Being gay forces you to come to terms with your identity and feel confident in telling people your identity every day. The act of coming out is a brave thing you have to do not just once, but constantly to everyone – from the Amazon delivery guy who asks if your husband’s in to people you meet at parties or at work. It’s a constant assertion of your deepest sense of yourself.
Be open and honest at work. Being a gentlewoman does not mean you are a push over: instead you take up space, make yourself heard, but you do it with self-awareness and charm. It’s easier to achieve your personal goals if you are kind and compassionate to others at work.
When I was passed over for the top job at Elle, I’d been in the unusual scenario of being both acting editor and applying for the job. Finding out I hadn’t got the job was disappointing, but I had to be humble, accept someone else got it and not feel resentful. Moving on and doing the best in your current job is important. That said, you should always apply for things, even if you don’t think you have a chance of getting it, because the whole experience of applying for a big job really forces you to up your game.
If you do end up leaving a job, leave well. Don’t just slip away one day and never come back. Make a speech, arrange leaving drinks, and send notes to people you enjoyed working with.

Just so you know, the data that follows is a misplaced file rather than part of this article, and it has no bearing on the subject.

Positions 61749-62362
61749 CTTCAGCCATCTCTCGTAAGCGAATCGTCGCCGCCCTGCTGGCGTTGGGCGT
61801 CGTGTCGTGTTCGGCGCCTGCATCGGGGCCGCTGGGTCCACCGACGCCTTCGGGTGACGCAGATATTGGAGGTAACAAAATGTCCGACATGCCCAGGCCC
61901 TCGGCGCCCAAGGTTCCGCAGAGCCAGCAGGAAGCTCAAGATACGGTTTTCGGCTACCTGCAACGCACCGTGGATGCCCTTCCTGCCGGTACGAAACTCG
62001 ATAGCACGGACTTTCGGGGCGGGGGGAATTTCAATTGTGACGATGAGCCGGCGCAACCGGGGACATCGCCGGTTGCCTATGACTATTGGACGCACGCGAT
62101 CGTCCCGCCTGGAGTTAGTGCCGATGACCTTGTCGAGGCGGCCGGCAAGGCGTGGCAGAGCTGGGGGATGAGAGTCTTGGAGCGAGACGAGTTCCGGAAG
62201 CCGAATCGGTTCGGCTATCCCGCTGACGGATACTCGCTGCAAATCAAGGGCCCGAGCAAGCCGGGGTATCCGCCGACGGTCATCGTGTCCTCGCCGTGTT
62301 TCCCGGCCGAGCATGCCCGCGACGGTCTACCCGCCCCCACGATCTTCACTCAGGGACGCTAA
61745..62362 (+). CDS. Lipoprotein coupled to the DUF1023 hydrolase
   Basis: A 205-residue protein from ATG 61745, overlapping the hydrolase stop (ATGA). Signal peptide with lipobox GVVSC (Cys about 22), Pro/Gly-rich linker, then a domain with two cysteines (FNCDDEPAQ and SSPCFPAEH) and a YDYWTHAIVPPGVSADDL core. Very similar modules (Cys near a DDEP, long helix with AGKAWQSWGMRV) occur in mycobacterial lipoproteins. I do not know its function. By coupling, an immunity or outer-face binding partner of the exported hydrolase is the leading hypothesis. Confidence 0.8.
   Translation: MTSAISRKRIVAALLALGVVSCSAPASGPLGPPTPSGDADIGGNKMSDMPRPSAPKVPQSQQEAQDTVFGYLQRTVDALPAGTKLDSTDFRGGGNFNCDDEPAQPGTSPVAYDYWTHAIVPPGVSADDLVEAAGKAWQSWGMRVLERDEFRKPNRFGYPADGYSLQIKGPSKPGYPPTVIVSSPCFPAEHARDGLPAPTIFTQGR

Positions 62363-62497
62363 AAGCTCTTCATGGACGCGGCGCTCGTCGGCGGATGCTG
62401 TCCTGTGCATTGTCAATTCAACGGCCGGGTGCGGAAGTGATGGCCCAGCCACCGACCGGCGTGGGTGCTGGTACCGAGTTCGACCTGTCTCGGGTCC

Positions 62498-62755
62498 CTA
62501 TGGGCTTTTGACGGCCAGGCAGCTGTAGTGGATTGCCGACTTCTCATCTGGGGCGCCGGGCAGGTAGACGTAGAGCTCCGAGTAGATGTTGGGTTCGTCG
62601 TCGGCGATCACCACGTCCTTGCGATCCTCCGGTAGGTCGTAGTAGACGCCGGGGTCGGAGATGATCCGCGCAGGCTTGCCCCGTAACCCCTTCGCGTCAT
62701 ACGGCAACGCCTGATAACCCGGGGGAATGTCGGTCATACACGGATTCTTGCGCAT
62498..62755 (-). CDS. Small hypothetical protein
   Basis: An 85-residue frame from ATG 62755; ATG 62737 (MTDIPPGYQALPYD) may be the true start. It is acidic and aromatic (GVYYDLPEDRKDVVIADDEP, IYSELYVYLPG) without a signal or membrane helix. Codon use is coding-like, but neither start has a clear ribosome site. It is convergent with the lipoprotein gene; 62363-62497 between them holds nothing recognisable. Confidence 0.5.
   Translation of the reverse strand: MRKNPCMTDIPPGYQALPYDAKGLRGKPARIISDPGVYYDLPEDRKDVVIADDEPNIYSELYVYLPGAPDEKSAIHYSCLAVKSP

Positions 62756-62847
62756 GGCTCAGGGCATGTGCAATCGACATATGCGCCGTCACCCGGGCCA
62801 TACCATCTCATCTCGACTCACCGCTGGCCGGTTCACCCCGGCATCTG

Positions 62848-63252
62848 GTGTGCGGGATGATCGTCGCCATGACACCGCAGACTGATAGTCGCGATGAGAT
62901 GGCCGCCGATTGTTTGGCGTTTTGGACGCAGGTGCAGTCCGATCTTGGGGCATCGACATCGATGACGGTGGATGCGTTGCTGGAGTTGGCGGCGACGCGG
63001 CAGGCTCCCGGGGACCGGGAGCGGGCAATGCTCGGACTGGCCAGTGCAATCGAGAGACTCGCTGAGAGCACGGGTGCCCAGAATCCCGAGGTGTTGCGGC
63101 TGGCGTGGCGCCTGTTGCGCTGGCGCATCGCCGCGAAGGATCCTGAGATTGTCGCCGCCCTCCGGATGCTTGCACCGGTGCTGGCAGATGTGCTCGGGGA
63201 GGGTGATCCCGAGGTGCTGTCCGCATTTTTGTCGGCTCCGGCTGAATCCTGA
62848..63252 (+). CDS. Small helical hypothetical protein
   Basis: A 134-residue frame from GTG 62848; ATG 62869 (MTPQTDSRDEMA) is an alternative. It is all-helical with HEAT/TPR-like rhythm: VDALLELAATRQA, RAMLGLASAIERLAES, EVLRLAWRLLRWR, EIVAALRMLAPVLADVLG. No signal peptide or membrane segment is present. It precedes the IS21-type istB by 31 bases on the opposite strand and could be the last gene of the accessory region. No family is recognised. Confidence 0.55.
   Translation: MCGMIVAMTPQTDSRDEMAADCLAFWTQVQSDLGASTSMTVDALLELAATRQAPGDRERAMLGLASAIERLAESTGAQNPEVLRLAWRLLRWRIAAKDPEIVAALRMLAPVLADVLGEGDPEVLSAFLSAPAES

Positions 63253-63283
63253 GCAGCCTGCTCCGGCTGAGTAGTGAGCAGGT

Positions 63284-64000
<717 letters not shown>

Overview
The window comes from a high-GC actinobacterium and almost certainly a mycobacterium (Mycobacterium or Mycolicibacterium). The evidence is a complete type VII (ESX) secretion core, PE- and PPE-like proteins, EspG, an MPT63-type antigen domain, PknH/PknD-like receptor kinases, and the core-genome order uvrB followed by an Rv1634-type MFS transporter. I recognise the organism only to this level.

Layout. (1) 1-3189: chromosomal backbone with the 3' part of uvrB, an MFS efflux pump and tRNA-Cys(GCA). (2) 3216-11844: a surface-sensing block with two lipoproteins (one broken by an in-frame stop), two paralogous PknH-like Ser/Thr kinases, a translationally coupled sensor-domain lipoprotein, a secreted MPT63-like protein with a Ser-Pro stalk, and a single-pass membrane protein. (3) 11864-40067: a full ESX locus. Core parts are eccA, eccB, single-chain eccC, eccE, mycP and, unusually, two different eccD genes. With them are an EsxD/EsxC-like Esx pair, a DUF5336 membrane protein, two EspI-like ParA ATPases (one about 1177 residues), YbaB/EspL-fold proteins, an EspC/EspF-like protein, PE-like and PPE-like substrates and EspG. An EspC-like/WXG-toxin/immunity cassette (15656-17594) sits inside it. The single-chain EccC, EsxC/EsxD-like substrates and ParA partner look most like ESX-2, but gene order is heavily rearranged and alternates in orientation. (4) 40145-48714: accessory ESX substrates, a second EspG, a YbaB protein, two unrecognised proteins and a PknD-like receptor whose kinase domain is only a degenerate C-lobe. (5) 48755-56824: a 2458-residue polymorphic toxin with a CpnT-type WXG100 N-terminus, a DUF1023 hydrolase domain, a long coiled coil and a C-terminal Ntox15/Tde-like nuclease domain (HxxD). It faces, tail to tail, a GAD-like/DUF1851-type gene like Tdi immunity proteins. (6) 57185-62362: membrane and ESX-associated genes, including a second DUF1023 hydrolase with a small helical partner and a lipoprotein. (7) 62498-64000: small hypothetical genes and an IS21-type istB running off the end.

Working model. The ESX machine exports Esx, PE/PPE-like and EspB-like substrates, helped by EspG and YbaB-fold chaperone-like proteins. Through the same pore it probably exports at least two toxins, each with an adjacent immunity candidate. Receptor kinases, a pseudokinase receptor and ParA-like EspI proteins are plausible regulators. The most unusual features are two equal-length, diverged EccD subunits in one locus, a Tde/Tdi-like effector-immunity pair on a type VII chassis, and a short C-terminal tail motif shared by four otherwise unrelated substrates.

When starting a new role, always try and meet people individually. Whatever stage you’re at – whether you’re going in as those people’s manager or you’re the most junior person on the team – ask if they’ve got ten minutes to have a coffee. Take the initiative to reach out first: it’s a good way of feeling like you’re in control.
Live your online life with humour, perspective and objectivity. Focus on the real world, real relationships and real, tangible experiences – not the engineered version of them.
Be a good friend. Put some time aside on a Sunday evening to book friends in for dates, even if busy schedules mean it won’t be for weeks in advance. Put friends’ birthdays or anniversaries in your diary; send cards not texts. Pick up the phone and call a friend for a proper chat rather than just exchanging emojis. Ask them about themselves: ‘How are you?’ doesn’t cut it. How are they feeling about something specific: are they coping okay with work, motherhood, their self-image? Sometimes it is up to us as gentlewomen to ask the right questions of our friends and help them to really open up to us.
My life has changed in every possible way since becoming a parent. Recently my wife and daughter went away for a week to stay with my in-laws in France and it felt like I was on holiday in my old life. The thing I realised more than any is that everything is just better with my little daughter. I don’t feel like any sacrifices I’ve had to make along the way outweigh the joy and amazingness of being a mother.
Adopt a soft-power approach to your life. Think before acting. Share your platform with others; let their voices be heard too. Listen well and ask questions. Be honest. And be as kind to yourself as you are to others.
How To Be A Gentlewoman: The Art of Soft Power in Hard Times by Lotte Jeffs is out now. Order here.